Former Canadian Pacific Railway Station
Heritage Railway Station of Canada
(© (Murray Peterson, 1992.))
Front St. (at 6th Ave. (Highway 605)), Broadview, Saskatchewan
Heritage Railway Stations Protection Act (R.S.C., 1985, c. 52 (4th Supp.))
1913 to 1913
Research Report Number:
Description of Historic Place
The Former Canadian Pacific Railway (CPR) Station at Broadview is a one-storey, red brick railway station, built in 1913. It is located in the town of Broadview. The formal recognition is confined to the railway station building itself.
The Former Canadian Pacific Railway Station (CPR) at Broadview reflects the continuing prosperity and importance of Broadview as a divisional point station on the CPR transcontinental line during the early 20th century.
The Broadview station is a late example of the Romanesque Revival style, notable for its textured and polychromatic surfaces and its prominent, round-arched doorways. The exterior retains substantial integrity.
The station retains its relationship with the railway line and the adjacent yards.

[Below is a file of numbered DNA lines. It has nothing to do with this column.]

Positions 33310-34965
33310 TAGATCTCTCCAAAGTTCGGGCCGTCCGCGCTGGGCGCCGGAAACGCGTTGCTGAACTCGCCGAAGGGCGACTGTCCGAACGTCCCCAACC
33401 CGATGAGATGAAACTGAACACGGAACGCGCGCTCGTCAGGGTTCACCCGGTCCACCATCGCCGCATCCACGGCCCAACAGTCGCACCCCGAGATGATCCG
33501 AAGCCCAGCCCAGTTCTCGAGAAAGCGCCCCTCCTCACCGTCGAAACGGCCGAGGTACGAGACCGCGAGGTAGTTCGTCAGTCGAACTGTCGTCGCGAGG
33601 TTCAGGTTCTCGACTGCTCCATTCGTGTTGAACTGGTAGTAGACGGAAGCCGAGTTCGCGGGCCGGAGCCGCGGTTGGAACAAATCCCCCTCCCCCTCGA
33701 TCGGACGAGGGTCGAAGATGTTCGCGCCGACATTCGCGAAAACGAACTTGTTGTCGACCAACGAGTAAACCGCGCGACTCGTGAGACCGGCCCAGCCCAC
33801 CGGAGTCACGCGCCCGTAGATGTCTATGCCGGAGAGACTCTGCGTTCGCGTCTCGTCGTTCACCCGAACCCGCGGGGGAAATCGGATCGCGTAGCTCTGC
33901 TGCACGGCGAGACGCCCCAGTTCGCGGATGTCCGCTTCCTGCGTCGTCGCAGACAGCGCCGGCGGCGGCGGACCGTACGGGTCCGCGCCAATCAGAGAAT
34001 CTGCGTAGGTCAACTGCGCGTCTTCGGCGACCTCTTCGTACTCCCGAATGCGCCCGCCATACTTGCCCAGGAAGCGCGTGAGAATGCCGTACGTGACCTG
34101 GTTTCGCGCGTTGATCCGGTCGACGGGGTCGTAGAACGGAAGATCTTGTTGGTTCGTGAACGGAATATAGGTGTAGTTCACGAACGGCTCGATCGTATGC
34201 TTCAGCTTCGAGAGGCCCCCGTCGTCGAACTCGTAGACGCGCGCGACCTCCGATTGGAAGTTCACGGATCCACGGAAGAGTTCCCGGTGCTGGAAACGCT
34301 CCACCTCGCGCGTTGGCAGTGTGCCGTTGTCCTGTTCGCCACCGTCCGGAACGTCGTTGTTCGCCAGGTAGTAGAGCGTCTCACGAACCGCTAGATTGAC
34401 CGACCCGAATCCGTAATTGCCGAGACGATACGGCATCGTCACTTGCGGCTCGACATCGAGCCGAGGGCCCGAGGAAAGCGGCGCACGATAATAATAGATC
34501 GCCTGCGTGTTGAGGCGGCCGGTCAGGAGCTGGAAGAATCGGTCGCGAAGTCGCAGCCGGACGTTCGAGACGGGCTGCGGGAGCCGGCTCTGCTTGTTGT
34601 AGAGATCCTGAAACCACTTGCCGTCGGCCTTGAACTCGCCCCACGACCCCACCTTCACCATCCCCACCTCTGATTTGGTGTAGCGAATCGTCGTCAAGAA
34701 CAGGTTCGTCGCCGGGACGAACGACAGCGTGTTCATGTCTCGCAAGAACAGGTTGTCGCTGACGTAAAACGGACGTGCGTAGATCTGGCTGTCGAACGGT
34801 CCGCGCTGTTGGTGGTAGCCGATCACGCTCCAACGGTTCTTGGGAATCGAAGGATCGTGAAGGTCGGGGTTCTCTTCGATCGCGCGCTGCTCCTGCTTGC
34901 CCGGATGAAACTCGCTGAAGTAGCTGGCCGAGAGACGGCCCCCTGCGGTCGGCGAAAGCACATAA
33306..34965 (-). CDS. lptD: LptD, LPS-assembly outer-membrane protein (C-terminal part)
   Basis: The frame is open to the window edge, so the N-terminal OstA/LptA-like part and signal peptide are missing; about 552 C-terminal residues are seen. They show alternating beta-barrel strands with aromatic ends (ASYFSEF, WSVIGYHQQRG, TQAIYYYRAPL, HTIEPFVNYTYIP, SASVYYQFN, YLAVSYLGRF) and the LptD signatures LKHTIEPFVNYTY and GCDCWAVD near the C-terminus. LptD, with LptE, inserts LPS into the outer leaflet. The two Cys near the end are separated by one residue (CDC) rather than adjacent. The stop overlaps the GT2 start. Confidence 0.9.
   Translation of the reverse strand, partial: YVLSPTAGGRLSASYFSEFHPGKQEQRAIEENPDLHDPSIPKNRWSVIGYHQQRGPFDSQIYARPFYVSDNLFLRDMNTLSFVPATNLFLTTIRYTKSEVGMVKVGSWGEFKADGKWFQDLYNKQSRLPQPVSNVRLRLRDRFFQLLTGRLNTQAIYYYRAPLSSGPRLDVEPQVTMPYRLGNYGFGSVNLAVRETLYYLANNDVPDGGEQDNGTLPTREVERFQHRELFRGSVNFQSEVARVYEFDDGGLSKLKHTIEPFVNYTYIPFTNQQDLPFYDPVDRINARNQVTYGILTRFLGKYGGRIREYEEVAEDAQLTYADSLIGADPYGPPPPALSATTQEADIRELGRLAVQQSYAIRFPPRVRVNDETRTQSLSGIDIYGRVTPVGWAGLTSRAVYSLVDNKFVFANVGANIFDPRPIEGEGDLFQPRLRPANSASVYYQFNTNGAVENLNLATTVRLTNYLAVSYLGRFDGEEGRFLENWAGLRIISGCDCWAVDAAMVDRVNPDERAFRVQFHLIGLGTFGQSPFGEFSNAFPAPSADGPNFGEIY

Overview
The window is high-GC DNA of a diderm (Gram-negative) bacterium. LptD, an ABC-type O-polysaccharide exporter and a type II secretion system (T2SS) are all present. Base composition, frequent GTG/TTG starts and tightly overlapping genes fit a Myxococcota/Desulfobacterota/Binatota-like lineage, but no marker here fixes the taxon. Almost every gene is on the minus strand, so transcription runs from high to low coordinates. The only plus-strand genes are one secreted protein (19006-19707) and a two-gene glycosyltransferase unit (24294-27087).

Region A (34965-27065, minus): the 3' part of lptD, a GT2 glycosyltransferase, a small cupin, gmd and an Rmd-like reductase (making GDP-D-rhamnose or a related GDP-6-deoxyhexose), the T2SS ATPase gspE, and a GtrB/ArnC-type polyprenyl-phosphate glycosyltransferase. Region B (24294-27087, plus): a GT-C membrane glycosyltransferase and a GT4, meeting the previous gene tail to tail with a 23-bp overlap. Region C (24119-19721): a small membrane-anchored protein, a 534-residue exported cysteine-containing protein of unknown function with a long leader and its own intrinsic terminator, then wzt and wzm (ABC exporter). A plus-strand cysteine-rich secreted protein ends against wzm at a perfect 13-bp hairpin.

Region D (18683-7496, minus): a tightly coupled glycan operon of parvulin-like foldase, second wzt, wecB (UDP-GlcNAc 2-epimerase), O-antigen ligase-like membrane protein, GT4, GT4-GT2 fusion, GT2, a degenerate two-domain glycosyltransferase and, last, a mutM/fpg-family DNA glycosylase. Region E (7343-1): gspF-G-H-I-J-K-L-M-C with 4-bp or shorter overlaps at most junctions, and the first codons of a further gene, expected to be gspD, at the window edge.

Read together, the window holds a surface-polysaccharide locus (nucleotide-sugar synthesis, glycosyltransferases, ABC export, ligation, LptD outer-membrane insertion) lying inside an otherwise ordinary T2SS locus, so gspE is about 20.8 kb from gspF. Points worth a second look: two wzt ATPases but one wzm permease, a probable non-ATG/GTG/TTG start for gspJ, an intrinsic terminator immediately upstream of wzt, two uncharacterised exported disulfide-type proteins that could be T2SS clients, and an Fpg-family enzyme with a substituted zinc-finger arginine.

Sources: Heritage Character Statement, Canadian Pacific Railway Station, Broadview Saskatchewan, May 1993; and Murray Peterson, Railway Station Report 131, Former Canadian Pacific Railway Station, Broadview, Saskatchewan.
Character-defining elements of the Canadian Pacific Railway Station at Broadview include: its low, horizontal massing, consisting of a long, one-storey structure capped by a massive, slightly bellcast, hip roof, with deep overhanging eaves supported by heavy wooden brackets its simple, rectangular footprint, broken only by the station master’s bay on the track side elevation the choice and handling of materials, in keeping with the Romanesque Revival style, including a prominent, pale stone base laid in broken courses, redbrick walls above the base, heavy stone lintels over window openings, and large arched door openings on both town and track sides, executed in red brick the prominent, round-arched entrances on both town and track sides, consisting of double doors surrounded by glazing surviving original window and door units, including multi-paned sashes and storms on the rectangular windows and a unique glazing pattern within the large arched doorways surviving original finishes within the baggage and express room.